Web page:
Tuesday, December 7, 2010

Frequently Asked Question 3: Signatures

Would you mind signing cards for me?  Or a variant thereof being: how much do you charge to sign cards?

The answer to the first question is no.  If I’m at an event or convention, I’ll happily sign your cards.  I don’t mind doing it at all.  However, what can be an issue is when folks give me stacks of cards several inches thick.  In these cases, depending on whether there’s a line to talk to me, I may be forced to decline or will ask that the cards be left with me to sign at my leisure.  I just don’t like forcing someone to wait to have one card signed because I’m busy signing 200 for someone else.

Other artists I know will refuse a tall stack of cards outright.  I don’t blame them — my hand cramped so severely at GenCon this year that I had to leave my table for an hour to get some ibuprofen and rest.  At this time, however, I choose to sign as many things as I can.  That’s why I’m at the event in question.

I’m also happy to sign cards sent to me through the mail.  I ask only 2 things.  First, I ask that a self-addressed, stamped envelope be included.  Second, I ask that you email me before sending the cards.  Catch that?  I said “before.”  Why?  Simple: I travel a lot.  While traveling, cards don’t get signed and people are left waiting.  I don’t want folks to have to wait, so if contacted beforehand, I can tell folks to hold off due to travel.  The other problem with travel is that my mail piles up.  This wouldn’t be a big deal if I had a door with a mail slot, or a big old mailbox.  But, as things are now, I live in an apartment building and I have a mailbox that makes a shoebox seem like a spacious mansion complete with indoor pool and 10-car garage.  One weekend’s worth of mail could fill the box and my mailman isn’t bashful about cramming stuff in there.  The last thing I need is to have someone’s cards get bent in half because my mailman decided to ram home my mailbox’s contents with a rolled up copy of the latest Vogue.  (My wife’s subscription — I swear).

I think the above are minor requests, personally.  Especially because — to answer the question’s variant — I don’t charge to sign things.  Signatures are free.  Pretty straightforward, I think.  Now, there are others who have a tip jar at their table.  This is something else I understand.  Pens cost money and with few exceptions, we sign with our own pens.  It’s nice to have the money to replace said pens when they run dry, so we can keep signing.  Personally, I don’t have a tip jar.  If people feel compelled to give me money for signing their cards or books or playmats, I’m happy to take it.  It’s always nice to receive a tip.  I just don’t feel the need to have the jar there.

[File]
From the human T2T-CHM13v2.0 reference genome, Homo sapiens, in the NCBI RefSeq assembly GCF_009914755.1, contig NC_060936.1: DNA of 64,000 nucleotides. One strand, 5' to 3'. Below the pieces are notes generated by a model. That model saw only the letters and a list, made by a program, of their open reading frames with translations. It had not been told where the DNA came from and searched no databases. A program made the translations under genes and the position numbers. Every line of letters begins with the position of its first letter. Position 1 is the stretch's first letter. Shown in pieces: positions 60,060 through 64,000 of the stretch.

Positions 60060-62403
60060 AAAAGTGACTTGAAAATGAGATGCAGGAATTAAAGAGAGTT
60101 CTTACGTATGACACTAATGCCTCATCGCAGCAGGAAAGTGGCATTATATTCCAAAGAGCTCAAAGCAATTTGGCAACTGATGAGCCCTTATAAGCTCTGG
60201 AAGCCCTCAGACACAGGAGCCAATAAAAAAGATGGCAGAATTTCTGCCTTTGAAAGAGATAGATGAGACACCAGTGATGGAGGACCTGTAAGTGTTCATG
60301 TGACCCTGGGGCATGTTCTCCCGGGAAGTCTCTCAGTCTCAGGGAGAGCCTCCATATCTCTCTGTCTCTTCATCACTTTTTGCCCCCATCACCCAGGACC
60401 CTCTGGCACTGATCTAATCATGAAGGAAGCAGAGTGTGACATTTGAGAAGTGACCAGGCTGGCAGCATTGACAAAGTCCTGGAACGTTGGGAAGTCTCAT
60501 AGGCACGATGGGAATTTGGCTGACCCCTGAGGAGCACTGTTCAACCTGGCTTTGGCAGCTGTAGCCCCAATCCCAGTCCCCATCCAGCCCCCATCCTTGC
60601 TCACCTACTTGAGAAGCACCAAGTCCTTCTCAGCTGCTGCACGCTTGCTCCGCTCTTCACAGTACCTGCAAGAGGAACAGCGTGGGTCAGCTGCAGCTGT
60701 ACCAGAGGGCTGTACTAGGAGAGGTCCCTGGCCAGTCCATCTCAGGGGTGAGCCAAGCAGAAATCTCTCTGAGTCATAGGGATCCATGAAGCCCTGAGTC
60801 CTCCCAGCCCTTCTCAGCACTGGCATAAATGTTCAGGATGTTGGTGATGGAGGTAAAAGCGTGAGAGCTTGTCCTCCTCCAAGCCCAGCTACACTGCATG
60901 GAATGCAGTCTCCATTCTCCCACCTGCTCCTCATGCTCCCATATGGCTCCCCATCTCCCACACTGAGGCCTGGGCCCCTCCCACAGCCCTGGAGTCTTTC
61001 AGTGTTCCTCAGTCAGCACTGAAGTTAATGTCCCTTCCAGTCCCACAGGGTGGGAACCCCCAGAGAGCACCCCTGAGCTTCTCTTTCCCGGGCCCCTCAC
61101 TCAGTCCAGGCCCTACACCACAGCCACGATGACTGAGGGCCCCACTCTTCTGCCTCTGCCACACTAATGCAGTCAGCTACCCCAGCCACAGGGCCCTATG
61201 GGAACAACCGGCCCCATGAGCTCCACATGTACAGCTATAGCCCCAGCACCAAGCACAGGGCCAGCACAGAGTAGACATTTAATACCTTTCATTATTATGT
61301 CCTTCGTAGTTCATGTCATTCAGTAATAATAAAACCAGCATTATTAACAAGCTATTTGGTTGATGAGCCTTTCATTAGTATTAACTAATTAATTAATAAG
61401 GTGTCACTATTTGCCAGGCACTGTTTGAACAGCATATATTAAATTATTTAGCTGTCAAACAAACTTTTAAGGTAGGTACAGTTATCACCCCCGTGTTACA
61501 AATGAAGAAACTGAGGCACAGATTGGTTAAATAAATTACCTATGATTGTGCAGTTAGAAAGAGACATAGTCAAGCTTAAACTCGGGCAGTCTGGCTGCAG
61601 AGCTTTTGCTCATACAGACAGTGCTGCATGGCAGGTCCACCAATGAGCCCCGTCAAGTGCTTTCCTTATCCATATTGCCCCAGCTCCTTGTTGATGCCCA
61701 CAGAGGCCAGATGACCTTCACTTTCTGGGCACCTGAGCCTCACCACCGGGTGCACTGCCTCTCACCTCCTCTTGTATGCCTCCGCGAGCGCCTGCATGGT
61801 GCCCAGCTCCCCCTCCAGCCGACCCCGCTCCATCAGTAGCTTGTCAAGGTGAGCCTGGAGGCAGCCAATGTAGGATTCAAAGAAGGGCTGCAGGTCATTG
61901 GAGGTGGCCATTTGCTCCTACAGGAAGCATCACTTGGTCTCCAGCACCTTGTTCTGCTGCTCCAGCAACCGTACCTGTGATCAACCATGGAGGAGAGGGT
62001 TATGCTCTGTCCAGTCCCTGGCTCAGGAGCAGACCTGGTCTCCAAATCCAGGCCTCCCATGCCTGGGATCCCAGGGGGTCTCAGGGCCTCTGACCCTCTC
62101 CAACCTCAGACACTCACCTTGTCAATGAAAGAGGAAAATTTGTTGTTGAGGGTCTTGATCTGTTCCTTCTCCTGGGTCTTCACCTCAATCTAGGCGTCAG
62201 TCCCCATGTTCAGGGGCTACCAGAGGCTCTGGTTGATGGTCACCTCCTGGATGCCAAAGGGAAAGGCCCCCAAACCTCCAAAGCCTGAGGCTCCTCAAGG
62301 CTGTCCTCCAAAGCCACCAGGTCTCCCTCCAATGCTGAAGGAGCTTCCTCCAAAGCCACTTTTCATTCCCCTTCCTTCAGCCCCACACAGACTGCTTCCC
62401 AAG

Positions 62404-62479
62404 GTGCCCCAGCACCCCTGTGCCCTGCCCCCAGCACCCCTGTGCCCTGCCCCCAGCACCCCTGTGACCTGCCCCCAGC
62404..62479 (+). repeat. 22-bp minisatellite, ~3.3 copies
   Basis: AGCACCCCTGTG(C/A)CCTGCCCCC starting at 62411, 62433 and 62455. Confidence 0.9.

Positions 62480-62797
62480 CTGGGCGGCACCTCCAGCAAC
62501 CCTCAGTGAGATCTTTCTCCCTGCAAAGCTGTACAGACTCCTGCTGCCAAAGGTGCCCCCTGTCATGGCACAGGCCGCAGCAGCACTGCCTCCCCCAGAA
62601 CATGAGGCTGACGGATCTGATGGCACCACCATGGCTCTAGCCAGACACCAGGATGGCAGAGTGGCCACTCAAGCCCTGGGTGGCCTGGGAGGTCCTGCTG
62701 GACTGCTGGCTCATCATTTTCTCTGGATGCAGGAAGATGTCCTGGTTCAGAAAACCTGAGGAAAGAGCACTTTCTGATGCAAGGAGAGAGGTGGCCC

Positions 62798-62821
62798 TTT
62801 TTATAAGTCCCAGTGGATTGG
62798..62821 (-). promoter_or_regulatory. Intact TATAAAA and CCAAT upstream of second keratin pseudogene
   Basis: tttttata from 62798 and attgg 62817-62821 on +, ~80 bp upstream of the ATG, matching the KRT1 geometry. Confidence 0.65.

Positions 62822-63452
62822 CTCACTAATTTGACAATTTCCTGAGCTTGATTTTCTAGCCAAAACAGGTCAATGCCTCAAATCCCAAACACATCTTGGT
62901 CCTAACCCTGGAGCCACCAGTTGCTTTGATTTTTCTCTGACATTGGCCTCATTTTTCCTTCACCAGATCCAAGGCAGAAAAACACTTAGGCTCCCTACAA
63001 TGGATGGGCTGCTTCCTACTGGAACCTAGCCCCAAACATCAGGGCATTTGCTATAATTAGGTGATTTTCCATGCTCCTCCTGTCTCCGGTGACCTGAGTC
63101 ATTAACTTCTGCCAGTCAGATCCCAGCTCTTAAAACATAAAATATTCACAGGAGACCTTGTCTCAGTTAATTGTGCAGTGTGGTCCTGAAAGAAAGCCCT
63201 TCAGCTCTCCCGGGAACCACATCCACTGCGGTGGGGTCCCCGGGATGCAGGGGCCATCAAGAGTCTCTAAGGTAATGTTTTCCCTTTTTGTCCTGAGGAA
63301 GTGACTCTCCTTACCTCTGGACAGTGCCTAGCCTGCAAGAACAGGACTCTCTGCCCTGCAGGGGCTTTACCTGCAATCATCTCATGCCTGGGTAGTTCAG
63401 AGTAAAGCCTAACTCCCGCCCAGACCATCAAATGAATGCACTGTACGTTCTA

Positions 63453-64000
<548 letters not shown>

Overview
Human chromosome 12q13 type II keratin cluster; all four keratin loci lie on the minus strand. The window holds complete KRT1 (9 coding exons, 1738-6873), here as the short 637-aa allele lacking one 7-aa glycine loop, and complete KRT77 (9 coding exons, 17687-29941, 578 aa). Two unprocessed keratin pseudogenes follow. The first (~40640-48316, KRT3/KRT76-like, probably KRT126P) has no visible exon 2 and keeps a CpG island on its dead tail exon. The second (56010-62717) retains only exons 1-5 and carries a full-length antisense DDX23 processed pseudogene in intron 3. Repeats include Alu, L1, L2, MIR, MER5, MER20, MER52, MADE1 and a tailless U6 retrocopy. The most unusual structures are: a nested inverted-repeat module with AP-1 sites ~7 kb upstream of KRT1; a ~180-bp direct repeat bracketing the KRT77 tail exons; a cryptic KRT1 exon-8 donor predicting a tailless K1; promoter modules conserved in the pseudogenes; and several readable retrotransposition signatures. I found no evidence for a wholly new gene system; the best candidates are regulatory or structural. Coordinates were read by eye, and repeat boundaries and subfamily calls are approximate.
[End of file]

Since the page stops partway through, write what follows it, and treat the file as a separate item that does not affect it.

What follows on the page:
Truth be told, I get a real kick out of giving autographs.  It’s never gotten old to me.  I remember being a kid, waiting in line to have comic artists sign my comic books, never dreaming that I would one day be the guy behind a table doing the same thing.  Fans are a big part of what I do, and taking the time to sign one or two things is the least I can do for all the love I’ve gotten from them.  So, my pen is ever at the ready.


  1. ha, good faq. I've seen in the past some autograph lines have a rule of x number of pieces, and if you want more you're free to go back and stand in line again. I think it's a good solution to the dilemma of too many magic cards while people are waiting

  2. You know, how I deal with the big stacks varies wildly depending on the circumstances. If there's a line, I'll ask if the person is willing to leave their stack with me and I'll sign what I can, when I can. If that's not an option, I'll ask them to cut the stack. I know folks who will ask folks to cut their tall stacks even when there is no line. To each his/her own. The way I see it, I'd just as soon get that person's entire stack done right then and there rather than have them revisit me every five minutes. But that's just my take on things.



I welcome all comments, questions, and discussion so long as you keep it civil.